Then back again – working in Admiral Beckett’s office, working to reform the career of Dathan Tahla, working to learn everything she could so she could slip into this world. Standing at Prefect MacCallister’s side for years in her own universe, a slave with power, a tool who needed to please or she’d lose everything.

Then back –


She’d spent a lifetime not thinking about her life. Years not thinking about those years. The earliest years under MacCallister, the years on Bajor, and all the torment and loss and suffering. But even now she didn’t fight Rhade, the word escaping her lips unbidden, and all she did was clutch at him as if the mere concept of turning inward that much would destroy her.

But rather than press, she felt his thoughts leave hers – an echoing ripple of him in her wake – and even as he mentally pulled back, his hands came to her arms. Only then did she realise she was in danger of collapsing.

‘I’m sorry,’ Adamant Rhade whispered as she struggled to stand without his help. Only he, she thought distantly, would apologise after he’d learnt what a treacherous monster she was. ‘I’m so, so sorry…’

But she was too turned inside-out, too folded back in on herself, to muster a steady response. And all she could do was fall against him and sob – sob like she never had before, feel like she never had before. Sob for the situation she was in, sob for him and his shipmates about to be condemned. Sob, above all else, for herself, and for all she’d suffered and all the suffering she’d inflicted.

While Rhade stood there, wrapped his arms around her, and pulled her close. ‘You didn’t deserve this,’ he whispered against her hair. ‘You didn’t deserve any of this.’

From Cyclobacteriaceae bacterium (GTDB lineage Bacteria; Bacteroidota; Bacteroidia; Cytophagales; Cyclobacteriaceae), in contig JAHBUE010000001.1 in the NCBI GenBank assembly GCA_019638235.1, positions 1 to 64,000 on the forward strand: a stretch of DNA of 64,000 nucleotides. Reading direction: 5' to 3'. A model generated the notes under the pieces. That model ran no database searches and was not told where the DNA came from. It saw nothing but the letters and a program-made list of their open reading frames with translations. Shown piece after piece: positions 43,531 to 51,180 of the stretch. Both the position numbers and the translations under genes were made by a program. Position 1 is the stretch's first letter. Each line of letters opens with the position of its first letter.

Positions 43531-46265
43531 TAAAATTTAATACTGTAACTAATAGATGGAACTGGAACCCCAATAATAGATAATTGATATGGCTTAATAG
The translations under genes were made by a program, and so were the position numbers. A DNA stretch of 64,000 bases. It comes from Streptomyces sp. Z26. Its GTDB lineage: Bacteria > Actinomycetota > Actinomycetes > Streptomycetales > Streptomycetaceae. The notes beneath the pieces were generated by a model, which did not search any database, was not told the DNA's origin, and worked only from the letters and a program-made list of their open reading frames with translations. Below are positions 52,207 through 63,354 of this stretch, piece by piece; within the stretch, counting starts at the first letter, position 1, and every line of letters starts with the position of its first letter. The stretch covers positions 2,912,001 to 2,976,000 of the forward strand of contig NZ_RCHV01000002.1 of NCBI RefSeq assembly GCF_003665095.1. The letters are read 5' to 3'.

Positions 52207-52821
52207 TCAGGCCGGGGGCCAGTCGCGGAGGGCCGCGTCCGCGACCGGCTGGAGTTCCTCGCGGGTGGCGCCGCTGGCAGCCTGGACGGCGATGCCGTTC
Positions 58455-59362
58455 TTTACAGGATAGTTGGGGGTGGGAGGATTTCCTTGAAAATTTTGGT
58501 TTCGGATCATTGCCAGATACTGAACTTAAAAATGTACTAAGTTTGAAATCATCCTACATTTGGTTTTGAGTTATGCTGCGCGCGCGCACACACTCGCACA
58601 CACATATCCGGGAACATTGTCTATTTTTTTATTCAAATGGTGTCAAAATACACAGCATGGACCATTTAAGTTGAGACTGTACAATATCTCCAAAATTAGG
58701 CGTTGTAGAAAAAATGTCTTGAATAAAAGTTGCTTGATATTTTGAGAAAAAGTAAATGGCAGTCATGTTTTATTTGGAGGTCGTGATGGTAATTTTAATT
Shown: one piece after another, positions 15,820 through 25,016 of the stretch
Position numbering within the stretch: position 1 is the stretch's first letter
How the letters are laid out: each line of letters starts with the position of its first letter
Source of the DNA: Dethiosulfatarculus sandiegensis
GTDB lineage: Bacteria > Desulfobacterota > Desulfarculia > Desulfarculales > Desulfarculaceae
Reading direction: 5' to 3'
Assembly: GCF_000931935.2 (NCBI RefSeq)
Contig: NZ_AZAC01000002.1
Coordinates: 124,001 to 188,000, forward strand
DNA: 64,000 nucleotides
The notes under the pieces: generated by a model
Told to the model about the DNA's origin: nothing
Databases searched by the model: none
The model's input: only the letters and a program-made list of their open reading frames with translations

Nobody deserved the things I did to them either, she thought, and knew he heard that, too, because he tightened his grip on her, and just held her even closer. This was why she’d stayed, she knew. She’d looked at Starfleet’s principles and the Federation’s softness and thought it weak, when all along it had been an absolution she hadn’t known she’d craved.

‘I only wanted you to listen,’ she croaked against him. ‘If I’ve done all of this, the least I can do is save you, and if I’m going to save you, you have to listen. I can get you out of that cell, I can get you back to the runabout, not yet but soon, but…’ She lifted her head with effort, tears streaming down her face as her eyes met his, peerless black and all-embracing. ‘You shouldn’t be forgiving me, you should be hating me, you just have to listen…’

His forehead came to hers, his breathing shaky. ‘I don’t hate you. I don’t hate you. Your whole life you’ve never had choices, not really. Then when you did have choices, you only made good ones. You saved us, Tahla, over and over, even at risk to yourself.’

She couldn’t start an escape plan right away, anyway. Her superiors would expect her to stay in here with him for some time. So she didn’t know if he bent down or if she stepped up as their lips pressed together, and then she was truly lost. If she’d thought, if either of them had thought, this would never have happened. But they were too intertwined still in mind, body; too intertwined in fear and desperation, and to kiss him was like melting herself into the only thing that made sense in the universe.

He was as desperate as her, and it wasn’t just as if he was pouring every ounce of stability and comfort in. She could feel him unleashing himself, too, just as he was; shedding layers of illusions he’d placed over himself, even to himself.

In that moment, she was not Dathan Tahla, liar and spy, or even Dathan Tahla, officer and colleague. Nor was he Adamant Rhade, a man of duties so numerous they tied him up and blindfolded him to his own heart. It was perhaps, for both of them, the first time they were nothing more than their true feelings and their true wants.

A brief time. But it was all they had, and so it had to be all they needed.